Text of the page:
And Level Three sensors register changes in Level Two sensors: When the rate or direction of those are “out of range” and therefore “alarming” in an operational sense, those sensors signal other parts of the brain, which then initiate responses, such as pulling the hand back from the stove.
In Damasio’s proposal, it is at Level-Three sensing that awareness – that core consciousness – begins. In other words, the most basic form of awareness involves the ongoing representation of the equilibrium and the disequilibrium of the body.
Interestingly, the neurological regions that handle core consciousness are particularly involved with interoception, the sensing of the internal state of the body.
For example, strokes in the frontal lobes or in the verbal centers of the temporal lobes, or in the sensory-motor regions of the parietal lobes, may all disrupt or impair autobiographical consciousness while leaving core consciousness intact. But strokes or other forms of brain damage to those interoceptive regions can shut off consciousness altogether and put the individual into a vegetative state.
Why is interoception so primary to awareness, to consciousness?
It is not as if ancient organisms in the wild – swimming around, let’s say, in the primordial seas 500 million years ago – could afford to be unaware of their external environment.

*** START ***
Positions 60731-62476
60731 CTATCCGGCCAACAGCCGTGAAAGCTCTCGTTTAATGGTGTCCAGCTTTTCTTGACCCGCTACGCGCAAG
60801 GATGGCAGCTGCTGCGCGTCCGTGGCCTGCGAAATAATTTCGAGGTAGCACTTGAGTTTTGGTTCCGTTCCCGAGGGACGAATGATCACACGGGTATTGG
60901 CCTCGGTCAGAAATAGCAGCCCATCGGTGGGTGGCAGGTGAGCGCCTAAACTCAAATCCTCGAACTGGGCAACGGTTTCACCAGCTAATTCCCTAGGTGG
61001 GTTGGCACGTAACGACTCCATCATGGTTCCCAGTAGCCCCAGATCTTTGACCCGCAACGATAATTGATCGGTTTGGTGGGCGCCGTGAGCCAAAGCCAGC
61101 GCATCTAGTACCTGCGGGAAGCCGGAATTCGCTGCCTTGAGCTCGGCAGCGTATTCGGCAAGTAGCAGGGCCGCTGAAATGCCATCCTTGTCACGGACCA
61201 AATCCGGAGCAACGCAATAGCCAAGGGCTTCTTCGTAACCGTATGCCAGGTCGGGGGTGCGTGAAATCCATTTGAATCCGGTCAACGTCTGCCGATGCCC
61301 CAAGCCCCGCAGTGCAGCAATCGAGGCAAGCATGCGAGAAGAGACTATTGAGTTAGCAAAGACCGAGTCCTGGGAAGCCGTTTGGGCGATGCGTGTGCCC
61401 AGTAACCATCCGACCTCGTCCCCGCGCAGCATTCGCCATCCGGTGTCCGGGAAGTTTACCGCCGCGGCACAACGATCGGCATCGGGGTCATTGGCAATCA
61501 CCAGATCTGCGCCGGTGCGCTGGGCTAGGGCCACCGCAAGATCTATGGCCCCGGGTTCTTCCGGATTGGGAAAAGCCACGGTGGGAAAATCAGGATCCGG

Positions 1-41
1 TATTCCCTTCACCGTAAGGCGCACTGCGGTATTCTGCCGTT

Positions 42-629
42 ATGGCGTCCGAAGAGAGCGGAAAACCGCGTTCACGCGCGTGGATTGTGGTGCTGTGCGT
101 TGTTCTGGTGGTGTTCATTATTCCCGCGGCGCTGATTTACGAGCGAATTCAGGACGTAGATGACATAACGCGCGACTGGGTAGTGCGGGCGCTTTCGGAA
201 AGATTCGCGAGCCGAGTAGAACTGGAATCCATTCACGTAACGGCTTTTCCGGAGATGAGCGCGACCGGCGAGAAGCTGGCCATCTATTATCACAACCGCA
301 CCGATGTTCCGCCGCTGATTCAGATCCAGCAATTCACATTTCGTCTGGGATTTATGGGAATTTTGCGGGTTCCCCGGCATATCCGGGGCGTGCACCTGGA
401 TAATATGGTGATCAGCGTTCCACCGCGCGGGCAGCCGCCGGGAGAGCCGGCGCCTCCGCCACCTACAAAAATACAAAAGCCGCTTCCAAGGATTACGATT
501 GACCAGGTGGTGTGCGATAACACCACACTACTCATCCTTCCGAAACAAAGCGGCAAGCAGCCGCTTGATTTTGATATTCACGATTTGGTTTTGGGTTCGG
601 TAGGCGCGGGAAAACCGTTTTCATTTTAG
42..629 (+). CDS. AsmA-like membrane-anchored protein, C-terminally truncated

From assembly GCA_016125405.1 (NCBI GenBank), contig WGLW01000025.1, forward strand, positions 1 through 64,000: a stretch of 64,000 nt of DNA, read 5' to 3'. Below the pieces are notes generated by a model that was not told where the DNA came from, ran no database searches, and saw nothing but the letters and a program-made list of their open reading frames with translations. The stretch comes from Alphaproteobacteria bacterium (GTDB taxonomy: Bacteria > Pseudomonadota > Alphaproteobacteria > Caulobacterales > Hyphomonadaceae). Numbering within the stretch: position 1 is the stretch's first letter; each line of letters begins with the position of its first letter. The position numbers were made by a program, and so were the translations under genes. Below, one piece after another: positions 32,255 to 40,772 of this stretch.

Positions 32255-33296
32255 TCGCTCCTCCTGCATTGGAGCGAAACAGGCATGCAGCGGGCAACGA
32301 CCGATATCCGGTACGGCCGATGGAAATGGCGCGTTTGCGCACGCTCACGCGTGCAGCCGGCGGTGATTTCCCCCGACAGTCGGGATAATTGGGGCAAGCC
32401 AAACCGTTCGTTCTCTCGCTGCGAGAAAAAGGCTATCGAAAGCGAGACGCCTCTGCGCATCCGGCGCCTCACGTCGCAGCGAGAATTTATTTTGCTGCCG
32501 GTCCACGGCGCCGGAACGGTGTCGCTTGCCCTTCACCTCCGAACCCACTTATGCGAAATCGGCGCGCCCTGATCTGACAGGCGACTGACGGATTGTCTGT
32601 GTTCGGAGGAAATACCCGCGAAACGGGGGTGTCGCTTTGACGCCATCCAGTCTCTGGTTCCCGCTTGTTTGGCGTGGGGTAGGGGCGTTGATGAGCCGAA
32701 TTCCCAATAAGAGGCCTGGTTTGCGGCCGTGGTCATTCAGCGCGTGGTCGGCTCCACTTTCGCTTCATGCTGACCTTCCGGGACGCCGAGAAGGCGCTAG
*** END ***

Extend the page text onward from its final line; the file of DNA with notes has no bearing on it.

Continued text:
It’s speculation to be sure, but we think that interoception came first since the very first multi-celled animals had very primitive external sensors. But they sure needed to know if they were hungry or thirsty or tired, or getting too hot or too cold.
In the neural architecture of awareness, internal sensing is foundational, and everything got build up from there. By the way, this link between sensing the internal state of the body and the deep layers of awareness can aid contemplative practice, because interoception draws one down into core consciousness.
So, what are the qualities of core consciousness?
Core consciousness is bare, endlessly engaged in the present, unable to project into the future or consider the past, and without much sense of self or personal history.
It lacks language – or more exactly – its language is the vocabulary and syntax of the most evolutionarily ancient and fundamental elements of our experience: sensation, emotional shadings, primal desires.
This bare awareness is like – in the Zen metaphor – the surface of a still pond upon which the shadows of geese fall.